In my last Mission:Sisterhood Senior Journey post, I shared with you my lesson plans from start to finish and how well it all went. The girls did the groundwork for their Take Action Project, because I knew that planning it while the topic was still fresh in their minds would make starting the second meeting much easier. Instead of starting from scratch, they were picking up where they had left off.
Photo from Pixabay
Once again I picked up each girl and brought them to my house. They needed to add words to the Friendship Rocks they had painted and then get to work on their video.
Photo from Hannah Gold
This picture are the rocks my daughter painted and will give to someone in the future.
When they were done painting, I asked them what they needed anything for the video, got the materials for them, and then the three girls went into my basement to get to work.
I checked in on them about every 45 minutes just to see their progress. It helped to keep them on task that I would not let them go swimming until the video was done. I found it interesting that the girls chose not to be on camera, but to create a video with text and drawings. Two of the three, including my daughter, were camera shy. The third did not care if she was on camera or not, so it all worked out.
They continued working, took a lunch break, and then worked some more. It took longer than they had anticipated, but about an hour after lunch it was finished.
I was blown away by what they had created.
They each had a friendship story to tell and shared it. Here is their final project.
I am not sure if a larger troop could have done this in one or two days, but it worked for my group of three. As I said in my previous Mission:Sisterhood post, if I had planned this as a sleepover, it would have been done in a single day.
Overall, this was a very positive experience for my troop. They said they wanted to do another Journey in a Day next summer. While doing the planning was time consuming for me, I was able to enjoy it because I was off from work for the summer. This kind of intense work is not possible during the school year, either for me or for my girls.
Have you done any Journeys in a Day? What has worked for you?
In my previous blog post, I shared with you the specific Senior Girl Scout Mission Sisterhood resources I used to plan my troop’s Journey in a Day. While it is taking us two days, it really could have been done in one.
Here is a little background on the girls so you can understand why I am so pleased with how it all turned out.
My daughter and one of the girls have been the best of friends since kindergarten. They are very tight, and this young woman is one of the few remaining real friends my child has. Her mother, the troop’s head leader, is one of my dearest friends. These two are original members of the troop.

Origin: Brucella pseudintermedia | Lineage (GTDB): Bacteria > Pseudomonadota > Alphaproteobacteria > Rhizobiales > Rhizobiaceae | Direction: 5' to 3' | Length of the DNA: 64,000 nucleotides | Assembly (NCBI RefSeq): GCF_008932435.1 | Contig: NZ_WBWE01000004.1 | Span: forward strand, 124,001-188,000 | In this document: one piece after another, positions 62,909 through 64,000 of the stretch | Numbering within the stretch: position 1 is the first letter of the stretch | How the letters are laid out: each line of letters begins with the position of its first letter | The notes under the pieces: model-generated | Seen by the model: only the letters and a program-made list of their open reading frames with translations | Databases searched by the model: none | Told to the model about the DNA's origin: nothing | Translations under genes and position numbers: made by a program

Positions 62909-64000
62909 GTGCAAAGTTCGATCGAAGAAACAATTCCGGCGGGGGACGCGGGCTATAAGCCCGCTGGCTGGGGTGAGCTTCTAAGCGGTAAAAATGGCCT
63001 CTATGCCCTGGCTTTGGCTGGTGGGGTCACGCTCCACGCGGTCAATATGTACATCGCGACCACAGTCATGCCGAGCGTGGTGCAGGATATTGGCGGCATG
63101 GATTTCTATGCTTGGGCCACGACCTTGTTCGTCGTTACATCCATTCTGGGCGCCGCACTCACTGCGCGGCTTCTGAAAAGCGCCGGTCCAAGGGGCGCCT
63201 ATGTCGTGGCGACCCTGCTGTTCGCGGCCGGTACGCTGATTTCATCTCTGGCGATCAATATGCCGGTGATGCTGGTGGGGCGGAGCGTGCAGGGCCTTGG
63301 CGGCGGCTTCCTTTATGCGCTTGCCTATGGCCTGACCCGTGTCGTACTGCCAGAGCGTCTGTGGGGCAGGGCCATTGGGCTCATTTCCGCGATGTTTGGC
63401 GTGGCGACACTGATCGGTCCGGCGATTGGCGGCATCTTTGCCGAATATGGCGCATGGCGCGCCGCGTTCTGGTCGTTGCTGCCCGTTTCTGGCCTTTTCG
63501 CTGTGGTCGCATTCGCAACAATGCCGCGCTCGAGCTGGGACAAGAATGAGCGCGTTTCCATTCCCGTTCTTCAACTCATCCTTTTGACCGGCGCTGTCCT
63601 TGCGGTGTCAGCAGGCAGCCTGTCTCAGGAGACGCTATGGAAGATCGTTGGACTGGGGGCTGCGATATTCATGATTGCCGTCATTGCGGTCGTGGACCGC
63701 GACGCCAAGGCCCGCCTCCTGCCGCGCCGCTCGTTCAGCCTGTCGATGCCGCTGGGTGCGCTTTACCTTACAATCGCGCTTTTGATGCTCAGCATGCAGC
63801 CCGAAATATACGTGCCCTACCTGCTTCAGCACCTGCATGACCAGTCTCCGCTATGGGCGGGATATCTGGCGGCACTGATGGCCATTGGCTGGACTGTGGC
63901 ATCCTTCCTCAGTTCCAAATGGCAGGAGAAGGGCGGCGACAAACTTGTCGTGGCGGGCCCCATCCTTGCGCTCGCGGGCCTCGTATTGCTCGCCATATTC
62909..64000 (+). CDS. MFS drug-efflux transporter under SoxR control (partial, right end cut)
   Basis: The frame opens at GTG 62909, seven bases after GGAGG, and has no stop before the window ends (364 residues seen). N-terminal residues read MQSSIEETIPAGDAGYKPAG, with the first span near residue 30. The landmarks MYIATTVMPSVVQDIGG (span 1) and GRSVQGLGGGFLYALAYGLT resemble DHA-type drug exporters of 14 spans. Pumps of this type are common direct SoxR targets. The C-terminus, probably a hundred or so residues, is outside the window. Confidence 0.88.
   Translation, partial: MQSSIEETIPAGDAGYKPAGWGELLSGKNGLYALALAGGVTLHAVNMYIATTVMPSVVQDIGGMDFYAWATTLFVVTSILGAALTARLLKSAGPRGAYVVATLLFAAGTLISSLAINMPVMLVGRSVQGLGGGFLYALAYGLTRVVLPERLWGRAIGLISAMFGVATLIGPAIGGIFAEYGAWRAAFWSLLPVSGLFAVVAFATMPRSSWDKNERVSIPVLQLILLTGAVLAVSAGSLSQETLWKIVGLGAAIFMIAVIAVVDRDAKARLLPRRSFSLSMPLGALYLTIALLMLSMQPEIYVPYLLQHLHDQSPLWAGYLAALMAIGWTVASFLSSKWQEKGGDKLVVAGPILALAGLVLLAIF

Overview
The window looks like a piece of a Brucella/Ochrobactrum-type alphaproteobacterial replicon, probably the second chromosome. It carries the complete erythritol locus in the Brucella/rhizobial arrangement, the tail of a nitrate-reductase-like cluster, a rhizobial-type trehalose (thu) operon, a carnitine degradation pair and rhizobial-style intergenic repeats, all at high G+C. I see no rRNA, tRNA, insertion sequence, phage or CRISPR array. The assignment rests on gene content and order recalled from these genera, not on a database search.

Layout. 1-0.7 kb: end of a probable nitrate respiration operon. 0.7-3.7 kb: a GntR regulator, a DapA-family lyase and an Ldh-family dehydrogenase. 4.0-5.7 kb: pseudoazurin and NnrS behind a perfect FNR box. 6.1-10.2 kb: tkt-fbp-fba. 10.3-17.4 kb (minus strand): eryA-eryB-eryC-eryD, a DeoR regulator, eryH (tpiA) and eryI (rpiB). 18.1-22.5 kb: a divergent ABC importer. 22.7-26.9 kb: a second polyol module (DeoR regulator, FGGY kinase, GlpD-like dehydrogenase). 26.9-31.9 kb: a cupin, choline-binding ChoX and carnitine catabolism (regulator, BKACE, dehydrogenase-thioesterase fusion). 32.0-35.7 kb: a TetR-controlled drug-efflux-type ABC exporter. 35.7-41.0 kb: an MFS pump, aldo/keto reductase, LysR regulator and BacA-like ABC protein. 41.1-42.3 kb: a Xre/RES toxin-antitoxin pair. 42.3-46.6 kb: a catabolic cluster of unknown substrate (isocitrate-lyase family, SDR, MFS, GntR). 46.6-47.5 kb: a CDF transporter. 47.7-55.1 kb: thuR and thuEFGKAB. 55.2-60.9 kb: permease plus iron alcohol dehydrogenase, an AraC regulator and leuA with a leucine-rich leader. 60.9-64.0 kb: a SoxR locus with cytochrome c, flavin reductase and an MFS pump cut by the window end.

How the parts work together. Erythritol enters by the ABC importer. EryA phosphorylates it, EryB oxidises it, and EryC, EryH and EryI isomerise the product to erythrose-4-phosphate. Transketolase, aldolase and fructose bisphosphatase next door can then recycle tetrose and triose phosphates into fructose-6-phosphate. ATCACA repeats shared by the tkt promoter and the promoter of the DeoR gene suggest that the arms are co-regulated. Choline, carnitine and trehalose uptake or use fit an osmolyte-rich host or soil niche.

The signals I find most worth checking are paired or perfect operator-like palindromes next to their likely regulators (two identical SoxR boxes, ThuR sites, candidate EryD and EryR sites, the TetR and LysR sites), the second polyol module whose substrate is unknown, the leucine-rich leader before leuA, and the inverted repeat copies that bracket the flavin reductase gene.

The other girl joined my troop in fifth grade and attended a different elementary and middle school. I have always liked her since she has such a genuine soul and says how exactly how she feels. No drama or pettiness from her at all-quite the opposite. My daughter and her friend have always gotten along with her, but unless it was Girl Scouts, they did not hang out.
While normally three girls makes drama, with this group, I knew it would not be the case. For example, my daughter told me that she had thought about a particular friendship object that close friend in the troop gave her years ago, but she did not want to make the third girl uncomfortable. That is not only being a sister to every Girl Scout, it was a parent win in my book.
Here is what we did.
Mission: Sisterhood Part One
Photo from Pixabay
I picked up both of the girls, who live nearby, since both of their parents were working. We sat in my family room and I talked about the purpose of the Journey. I then asked them what they thought “Sisterhood” meant .
There were different crafts in the leader guide and to be honest, I did not care for some of them and others I tweaked. I decided to have the girls paint river rocks and have them write positive messages on them. These were not going to be left in random places, but to be given to a friend in need when this person needs someone to tell her she cares.
Photo by Hannah Gold
Before the girls arrived I set out the paint and plates with rocks on them so they could get started.
Photo by Hannah Gold
I bought all of my craft supplies at Michael’s. These are the rocks I purchased.
Because the rocks would need more than one coat of paint, I had them start painting them as we chatted. We then talked about the different sisterhoods they each belonged to.
And then, something magical happened.
Much like car conversations when your teenager and you are looking forward, we had a great sideways conversation that covered so many of the talking points in the Journey. With heads bowed down while painting, the three girls really opened up. I interjected as needed to guide the conversation, but letting them talk about the issues they had faced with friends and how it made them feel was natural. No silly cheers or games were needed. I was able to skip some of the other planned discussions because they were covered during this time.
I am not sure if this would happen in a large group setting, but knowing that our troop has slimmed down to four, and only three were vested in the Journey, created a bond that took root at my kitchen table.
When they were done with painting, they took out their friendship objects and talked about them.
Mission: Sisterhood Part 2
Our Sisterhood Poster
I purchased a piece of posterboard and had a pile of magazines that I had not gotten to read. Now they were going to be put to good use!
So we transitioned from individual projects to a group project.
Photos by Hannah Gold